Nick Cohen is a columnist for The Observer and The New Statesman. He has also written for The Guardian. He is the author of Cruel Brittania and Pretty Straight Guys, available in a fine bookstore near you. Here Nick writes about Paul Berman's Terror and Liberalism.
Nick Cohen on Terror and Liberalism by Paul Berman
Although I like to present myself as an open and rational chap, I can remember very few times when I've admitted being in the wrong. Not wrong in detail, but wrong in principle. In my experience the politically committed rarely do that. We change imperceptibly and grudgingly, while all the time pretending we haven't changed at all but merely adapted to altered circumstances.
Actually, 'very few' is a self-serving exaggeration. The only time I realised I was charging up a blind alley was when I read Paul Berman's Terror and Liberalism. I didn't see a blinding light or hear a thunder clap or cry 'Eureka!' If I was going to cry anything it would have been 'Oh bloody hell!' He convinced me I'd wasted a great deal of time looking through the wrong end of the telescope. I was going to have to turn it round and see the world afresh. The labour would involve reconsidering everything I'd written since 11 September, arguing with people I took to be friends and finding myself on the same side as people I took to be enemies. All because of Berman.
Terror and Liberalism is an essay rather than a history and its arguments come from the almost forgotten tradition of the anti-totalitarian left. Its central point is that Islamism and Baathism are continuations of Nazism and communism, not only in their fine points - founders of the Muslim Brotherhood and Baath Party were admirers of Hitler and Franco - but in their fundamentals. Once again we had the promise of earthly paradise, but now the paradise wouldn't be the paradise of unexploited labour or the paradise of an Aryan Europe, but the paradise of the early days of the prophet or a reunified Arab nation, pure and free. Once again there were great leaders who were semi-divine as they led the faithful into cosmic struggles. And once again their programmes were insane.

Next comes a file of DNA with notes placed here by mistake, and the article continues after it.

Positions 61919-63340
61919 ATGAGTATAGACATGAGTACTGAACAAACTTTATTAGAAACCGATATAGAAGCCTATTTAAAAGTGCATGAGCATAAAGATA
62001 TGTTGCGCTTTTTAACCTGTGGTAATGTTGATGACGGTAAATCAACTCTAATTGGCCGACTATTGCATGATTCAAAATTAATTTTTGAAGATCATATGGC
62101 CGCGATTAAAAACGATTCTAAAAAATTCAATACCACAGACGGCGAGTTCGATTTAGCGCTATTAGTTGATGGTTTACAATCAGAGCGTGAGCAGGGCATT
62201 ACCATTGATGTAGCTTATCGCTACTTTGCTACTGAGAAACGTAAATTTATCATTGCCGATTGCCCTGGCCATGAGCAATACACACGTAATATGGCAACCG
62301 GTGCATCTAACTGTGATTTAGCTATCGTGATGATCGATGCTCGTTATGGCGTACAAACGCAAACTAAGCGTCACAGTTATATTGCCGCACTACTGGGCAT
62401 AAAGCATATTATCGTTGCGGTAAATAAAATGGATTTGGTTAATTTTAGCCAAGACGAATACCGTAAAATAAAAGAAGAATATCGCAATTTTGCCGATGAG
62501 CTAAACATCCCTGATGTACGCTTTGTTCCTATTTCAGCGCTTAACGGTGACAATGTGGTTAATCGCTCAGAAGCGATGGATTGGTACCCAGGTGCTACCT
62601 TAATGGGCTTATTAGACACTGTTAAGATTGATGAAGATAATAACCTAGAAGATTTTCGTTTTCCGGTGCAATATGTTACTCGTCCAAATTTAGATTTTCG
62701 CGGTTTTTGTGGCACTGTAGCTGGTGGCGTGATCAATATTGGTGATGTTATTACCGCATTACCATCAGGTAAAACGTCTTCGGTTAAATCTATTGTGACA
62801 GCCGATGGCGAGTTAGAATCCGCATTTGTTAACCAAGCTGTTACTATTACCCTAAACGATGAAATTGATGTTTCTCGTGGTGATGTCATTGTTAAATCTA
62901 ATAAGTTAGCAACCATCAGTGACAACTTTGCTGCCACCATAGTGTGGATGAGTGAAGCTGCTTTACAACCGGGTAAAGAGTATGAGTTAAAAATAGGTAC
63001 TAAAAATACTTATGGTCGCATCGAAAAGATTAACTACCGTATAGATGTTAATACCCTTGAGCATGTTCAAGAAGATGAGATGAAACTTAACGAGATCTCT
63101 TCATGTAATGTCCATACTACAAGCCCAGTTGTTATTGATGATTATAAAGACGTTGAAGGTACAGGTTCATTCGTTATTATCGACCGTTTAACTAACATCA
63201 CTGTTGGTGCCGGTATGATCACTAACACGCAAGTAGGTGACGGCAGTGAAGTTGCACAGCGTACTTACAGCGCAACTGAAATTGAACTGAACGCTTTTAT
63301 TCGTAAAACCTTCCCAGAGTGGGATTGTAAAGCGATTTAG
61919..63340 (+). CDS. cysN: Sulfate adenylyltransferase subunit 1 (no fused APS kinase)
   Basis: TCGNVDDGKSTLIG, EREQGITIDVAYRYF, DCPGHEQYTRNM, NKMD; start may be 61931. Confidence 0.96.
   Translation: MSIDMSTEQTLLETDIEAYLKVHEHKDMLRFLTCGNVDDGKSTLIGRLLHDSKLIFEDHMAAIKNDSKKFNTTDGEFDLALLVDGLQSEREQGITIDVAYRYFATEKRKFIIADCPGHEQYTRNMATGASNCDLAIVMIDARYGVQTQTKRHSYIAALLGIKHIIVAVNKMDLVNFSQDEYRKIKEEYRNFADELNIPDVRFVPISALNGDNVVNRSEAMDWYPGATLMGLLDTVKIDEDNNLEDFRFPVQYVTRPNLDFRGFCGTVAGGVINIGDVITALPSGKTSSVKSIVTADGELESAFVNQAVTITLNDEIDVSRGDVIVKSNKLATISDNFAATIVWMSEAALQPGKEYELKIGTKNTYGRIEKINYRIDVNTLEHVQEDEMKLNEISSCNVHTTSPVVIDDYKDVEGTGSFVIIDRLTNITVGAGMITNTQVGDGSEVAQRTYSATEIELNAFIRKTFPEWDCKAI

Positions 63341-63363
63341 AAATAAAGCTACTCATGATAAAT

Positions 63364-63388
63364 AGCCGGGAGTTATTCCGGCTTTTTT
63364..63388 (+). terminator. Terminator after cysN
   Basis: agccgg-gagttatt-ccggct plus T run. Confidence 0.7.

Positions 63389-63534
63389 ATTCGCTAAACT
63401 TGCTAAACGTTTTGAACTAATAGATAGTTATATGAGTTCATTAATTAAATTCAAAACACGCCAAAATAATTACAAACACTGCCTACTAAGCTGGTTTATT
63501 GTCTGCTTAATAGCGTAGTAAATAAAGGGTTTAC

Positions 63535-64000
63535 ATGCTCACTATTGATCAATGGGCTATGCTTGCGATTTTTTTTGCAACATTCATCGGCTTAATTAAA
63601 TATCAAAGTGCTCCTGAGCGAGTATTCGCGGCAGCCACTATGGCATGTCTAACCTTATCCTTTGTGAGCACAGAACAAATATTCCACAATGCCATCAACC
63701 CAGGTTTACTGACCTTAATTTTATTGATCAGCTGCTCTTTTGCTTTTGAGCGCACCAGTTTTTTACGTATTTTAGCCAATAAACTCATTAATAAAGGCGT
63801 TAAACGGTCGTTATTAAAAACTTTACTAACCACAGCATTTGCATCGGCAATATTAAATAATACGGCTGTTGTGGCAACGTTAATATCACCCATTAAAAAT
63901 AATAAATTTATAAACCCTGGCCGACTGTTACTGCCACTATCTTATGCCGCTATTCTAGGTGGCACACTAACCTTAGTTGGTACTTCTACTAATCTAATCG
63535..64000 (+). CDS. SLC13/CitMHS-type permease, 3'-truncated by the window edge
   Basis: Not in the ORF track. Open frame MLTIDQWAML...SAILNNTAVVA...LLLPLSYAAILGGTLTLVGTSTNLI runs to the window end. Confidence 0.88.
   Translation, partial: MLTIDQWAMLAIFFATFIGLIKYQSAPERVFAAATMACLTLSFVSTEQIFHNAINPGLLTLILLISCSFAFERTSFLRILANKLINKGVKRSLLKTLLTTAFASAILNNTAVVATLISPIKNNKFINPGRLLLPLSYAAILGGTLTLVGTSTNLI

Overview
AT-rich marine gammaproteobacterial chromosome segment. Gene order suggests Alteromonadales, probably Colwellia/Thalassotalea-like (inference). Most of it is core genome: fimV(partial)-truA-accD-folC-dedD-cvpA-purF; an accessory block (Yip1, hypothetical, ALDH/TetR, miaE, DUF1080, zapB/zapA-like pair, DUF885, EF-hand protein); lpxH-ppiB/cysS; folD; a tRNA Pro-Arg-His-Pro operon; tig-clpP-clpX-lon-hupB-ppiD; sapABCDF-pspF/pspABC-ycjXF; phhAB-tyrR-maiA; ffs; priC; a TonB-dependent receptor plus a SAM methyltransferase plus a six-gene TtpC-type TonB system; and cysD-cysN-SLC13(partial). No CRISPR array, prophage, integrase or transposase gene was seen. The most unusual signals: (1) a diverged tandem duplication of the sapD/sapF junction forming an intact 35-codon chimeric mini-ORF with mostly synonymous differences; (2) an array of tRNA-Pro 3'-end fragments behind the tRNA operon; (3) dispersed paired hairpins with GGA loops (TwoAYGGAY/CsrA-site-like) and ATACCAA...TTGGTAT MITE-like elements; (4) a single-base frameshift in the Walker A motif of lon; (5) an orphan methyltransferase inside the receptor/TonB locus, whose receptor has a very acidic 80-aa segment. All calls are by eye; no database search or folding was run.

Berman begins by evoking Albert Camus and other leftish writers of the mid-twentieth century who had broken out of the prison of Marxism to examine the deranged movements which had turned Europe into a charnel house. Cleverly, he treats his targets very sympathetically. Readers who want to disagree with him, as I did, are seduced because he understands why they believe what they believe and more often than not expresses their ideas better than they can. He follows Camus by showing how the original Russian terrorists who began the violence which finished with the slaughters of the communists were morally scrupulous, decent and brave. They wouldn't throw a bomb into the coach of the Grand Duke Sergei, because there were children on board, or risk the deaths of passers-by. True, they had no ideas beyond death, their own and others, no plan for society which could possibly succeed, but that didn't hide the desperation which had driven sensitive and high-minded young men and women to rebel. Similarly, Berman is so angry about the collapse of European civilization into the barbarism of the First World War that you could imagine him joining the communist party or becoming a Nazi, and he is so sympathetic to the intellectual currents buffeting Sayyid Qutb that Qutb's transformation into the intellectual founder of a cult of death appears the most natural of developments, one you might make yourself in the circumstances.